Irreverent, charming, and eminently quotable, this handbook - an eccentric etiquette guide for the human race - contains 69 aphorisms, anecdotes, whimsical suggestions, maxims, and cautionary tales from Mark Twain’s private and published writings. It dispenses advice and reflections on family life and public manners; opinions on topics such as dress, health, food, and childrearing and safety; and more specialized tips, such as those for dealing with annoying salesmen and burglars.
Culled from Twain’s personal letters, autobiographical writings, speeches, novels, and sketches, these pieces are delightfully fresh, witty, startlingly relevant, and bursting with Twain’s characteristic ebullience for life. They also remind us exactly how Mark Twain came to be the most distinctive and well-known American literary voice in the world. These texts, some of them new or out of print for decades, have been selected and meticulously prepared by the editors at the Mark Twain Project.
©1991 1997, and 2001 by Richard A. Watson and JP Morgan Chase Bank as Trustees of the Mark Twain Foundation. 2004 by the Regents of the University of California (P)2012 Blackstone Audio, Inc.
“This wonderful book illustrates precisely why we can never have enough Twain. His humor is timeless, his wisdom about all things without equal.” (Ken Burns, American director and producer)
“This is a masterfully edited compendium that does Twain proud. It captures the note-taking, aphorism-creating, angry-letter-writing essence of Twain’s brain in a way essential, I think, to understanding the man, and by extension, the history of the United States and the nature of life on Earth.” (Dave Eggers)
“This book is a delightful read all the way through.” (San Francisco Chronicle)
Mark Twain is insightful and funny and no matter how much time passes his work will still be relevant. He just gets people, and he knows how to take everyday stories and bring out the humor in them. I loved it!
I didn't realize that Mark Twain had such a witty and whimsical writing style. The book is filled with random stories of seeing life from a different perspective (not really a handbook). It contains silly suggestions like "Clothes make the man. Naked people have little or no influence on society." It's an entertaining little book.
Engineer in business school. I appreciate every genre but find business/professional reading and epic fantasy best suited to audio format.
This was entertaining. Good for a commute as you can easily pause and pick it up again. Well read.
Professional audio producer, interested in any story well told.
Bravo to the academics who collated and collected Twain essays for this piece, and bravo that it finally has become an audio book. Twain's mellifluous linguistic prestidigitation benefits greatly from oral application, and this engaging dispensation satiates and satisfies both in intensity and dosage. Apply liberally.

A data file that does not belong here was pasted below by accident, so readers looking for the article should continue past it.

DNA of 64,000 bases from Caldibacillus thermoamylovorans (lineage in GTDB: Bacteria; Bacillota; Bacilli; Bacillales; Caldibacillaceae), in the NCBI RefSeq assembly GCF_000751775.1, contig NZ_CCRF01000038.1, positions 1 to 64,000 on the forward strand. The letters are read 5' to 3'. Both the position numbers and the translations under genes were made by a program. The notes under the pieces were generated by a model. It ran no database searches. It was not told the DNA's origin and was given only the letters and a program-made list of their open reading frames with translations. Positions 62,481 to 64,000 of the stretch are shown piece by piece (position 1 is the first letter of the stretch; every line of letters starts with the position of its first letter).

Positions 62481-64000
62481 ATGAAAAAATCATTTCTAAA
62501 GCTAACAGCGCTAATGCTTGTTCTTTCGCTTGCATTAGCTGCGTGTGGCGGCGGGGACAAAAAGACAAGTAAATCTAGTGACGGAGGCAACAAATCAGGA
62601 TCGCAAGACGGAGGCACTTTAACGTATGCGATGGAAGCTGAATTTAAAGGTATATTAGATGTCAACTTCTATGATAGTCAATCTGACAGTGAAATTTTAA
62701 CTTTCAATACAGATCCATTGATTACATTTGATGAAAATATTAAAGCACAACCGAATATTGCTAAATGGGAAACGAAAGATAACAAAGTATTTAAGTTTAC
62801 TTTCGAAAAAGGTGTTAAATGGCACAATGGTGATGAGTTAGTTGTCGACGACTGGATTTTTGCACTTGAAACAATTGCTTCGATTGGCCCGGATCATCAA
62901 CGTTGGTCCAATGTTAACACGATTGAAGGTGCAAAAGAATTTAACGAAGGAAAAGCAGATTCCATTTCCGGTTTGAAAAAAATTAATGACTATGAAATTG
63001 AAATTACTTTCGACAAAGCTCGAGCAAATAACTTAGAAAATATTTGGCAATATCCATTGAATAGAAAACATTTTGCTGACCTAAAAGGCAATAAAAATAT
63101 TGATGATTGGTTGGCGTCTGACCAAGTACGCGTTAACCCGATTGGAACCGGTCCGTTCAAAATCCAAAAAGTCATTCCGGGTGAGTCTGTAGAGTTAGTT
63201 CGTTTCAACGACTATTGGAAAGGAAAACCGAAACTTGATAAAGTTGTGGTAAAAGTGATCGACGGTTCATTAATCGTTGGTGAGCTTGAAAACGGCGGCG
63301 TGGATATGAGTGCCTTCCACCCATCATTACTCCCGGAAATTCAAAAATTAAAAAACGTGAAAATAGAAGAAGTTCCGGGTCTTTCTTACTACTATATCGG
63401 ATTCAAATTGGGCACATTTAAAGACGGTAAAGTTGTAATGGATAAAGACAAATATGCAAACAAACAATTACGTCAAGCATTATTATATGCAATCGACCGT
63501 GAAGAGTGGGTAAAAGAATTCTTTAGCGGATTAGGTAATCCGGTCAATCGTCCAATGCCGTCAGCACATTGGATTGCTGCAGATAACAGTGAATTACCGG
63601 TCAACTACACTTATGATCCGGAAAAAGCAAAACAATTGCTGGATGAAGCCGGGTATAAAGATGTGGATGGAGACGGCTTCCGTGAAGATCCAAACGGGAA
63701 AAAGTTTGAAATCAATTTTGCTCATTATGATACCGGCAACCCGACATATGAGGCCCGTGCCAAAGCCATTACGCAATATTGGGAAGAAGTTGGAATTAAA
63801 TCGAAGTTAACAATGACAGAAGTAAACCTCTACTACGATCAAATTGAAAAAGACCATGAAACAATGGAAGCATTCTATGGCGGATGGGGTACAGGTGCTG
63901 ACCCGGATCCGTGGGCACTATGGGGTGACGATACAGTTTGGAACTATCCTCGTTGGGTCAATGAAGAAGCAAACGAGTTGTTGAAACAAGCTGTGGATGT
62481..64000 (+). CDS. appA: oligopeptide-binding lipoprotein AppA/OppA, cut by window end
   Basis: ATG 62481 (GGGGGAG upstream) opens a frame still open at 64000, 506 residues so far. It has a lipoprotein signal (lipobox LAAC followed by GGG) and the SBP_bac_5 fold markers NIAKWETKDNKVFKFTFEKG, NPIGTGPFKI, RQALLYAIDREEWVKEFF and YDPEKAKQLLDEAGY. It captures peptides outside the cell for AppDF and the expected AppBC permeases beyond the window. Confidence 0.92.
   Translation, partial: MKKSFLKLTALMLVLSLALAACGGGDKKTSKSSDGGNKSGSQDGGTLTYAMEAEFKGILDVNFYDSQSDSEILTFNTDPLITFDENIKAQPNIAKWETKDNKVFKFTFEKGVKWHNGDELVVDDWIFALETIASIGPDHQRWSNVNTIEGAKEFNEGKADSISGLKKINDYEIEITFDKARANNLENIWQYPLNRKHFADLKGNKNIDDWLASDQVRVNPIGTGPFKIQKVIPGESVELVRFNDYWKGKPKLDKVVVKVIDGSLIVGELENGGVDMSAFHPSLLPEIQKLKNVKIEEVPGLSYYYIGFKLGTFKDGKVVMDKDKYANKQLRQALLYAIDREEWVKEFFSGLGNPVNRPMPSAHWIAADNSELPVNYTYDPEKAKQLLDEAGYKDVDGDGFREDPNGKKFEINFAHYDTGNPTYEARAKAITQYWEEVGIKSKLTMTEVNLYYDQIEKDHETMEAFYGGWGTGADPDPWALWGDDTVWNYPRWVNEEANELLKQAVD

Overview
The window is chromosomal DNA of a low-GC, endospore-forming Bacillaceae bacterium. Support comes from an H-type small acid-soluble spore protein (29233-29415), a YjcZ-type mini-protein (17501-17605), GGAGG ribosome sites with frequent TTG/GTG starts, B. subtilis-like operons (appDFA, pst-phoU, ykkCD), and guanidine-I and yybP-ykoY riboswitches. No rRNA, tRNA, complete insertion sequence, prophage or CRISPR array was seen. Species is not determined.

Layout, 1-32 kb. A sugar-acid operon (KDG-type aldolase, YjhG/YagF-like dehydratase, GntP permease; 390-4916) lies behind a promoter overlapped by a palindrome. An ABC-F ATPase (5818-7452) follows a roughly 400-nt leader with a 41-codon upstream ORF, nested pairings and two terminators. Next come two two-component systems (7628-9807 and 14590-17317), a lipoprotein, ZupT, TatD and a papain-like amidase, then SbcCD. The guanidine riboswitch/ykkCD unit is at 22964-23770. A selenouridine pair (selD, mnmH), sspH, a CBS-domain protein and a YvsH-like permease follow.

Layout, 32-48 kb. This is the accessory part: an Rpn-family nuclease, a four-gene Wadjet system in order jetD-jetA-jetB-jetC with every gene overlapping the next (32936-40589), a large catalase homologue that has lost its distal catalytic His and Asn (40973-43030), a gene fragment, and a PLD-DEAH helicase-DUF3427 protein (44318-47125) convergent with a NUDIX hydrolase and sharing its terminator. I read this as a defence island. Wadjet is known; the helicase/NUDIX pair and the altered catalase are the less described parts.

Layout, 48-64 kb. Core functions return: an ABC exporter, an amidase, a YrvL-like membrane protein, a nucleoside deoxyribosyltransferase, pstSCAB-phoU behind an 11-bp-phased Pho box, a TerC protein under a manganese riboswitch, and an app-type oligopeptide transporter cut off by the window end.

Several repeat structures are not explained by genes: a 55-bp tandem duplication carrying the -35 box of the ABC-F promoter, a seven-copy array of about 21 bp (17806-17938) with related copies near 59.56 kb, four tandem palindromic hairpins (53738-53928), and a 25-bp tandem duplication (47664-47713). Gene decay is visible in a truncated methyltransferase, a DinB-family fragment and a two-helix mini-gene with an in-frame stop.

Nearly 1200 titles.
I'm a huge Twain fan, but not of this audio "book". This is a compilation of Mark Twain's writings put together by a bunch of editors. Purchased on special for $1.99 I feel ripped off.
From now on, whenever the damned human race drives me crazy, this the book I'll be reaching for.
These here Mark Twain scholars have put together a delightful collection of anecdotes, stories, wit, and wisdom from the pen of the man himself. No one else could have written this stuff. It's funny, irreverent, insightful, and cantankerous. Real fun.
Plus, they got Grover Gardner to read it, and ya' can't do better than that.
If the reader is looking for the next Tom Sawyer then they will be greatly disappointed at this book of short essays. The story is a culmination of Mark Twain's cutting room floor writings. While each story is insightful into the mind of the great writer, some excerpts felt like they were added to help turn these stories into a complete book. This is truly a time piece into Americana and allows the reader to experience what life was like at the turn of the century.
He made it bearable.. I felt like I wasted 4.5 hours of my life. These sound like ramblings of an old man. I can understand that Mark Twain was a novelist, but gosh! no need for the highfalutin attitude. Guess, I'm not a fan. Learned nothing, just ramblings.
I've heard in the past that Twain had a brilliant sense of humor, but I'd only read Huckleberry Finn and the Adventures of Tom Sawyer so I didn't think much of it. I really, really loved the sense of humor and the narrators brilliant job of bringing the material to life.
I'm not sure if this was just a matter of the narrator matching the material extremely well or if Gardner is always this good, but I will definitely be looking for more of his readings in the future.
This book alone adds Twain into my pantheon of favorite authors. It started a little slow to me, but he as a talent for exaggerating the truth in such a way as to make it truly profound.
"dull, dull, dull"
I like Mark Twain but got nothing from this, it just sounds like a cantankerous old man writing little columns for newspapers.
stick with the books!!
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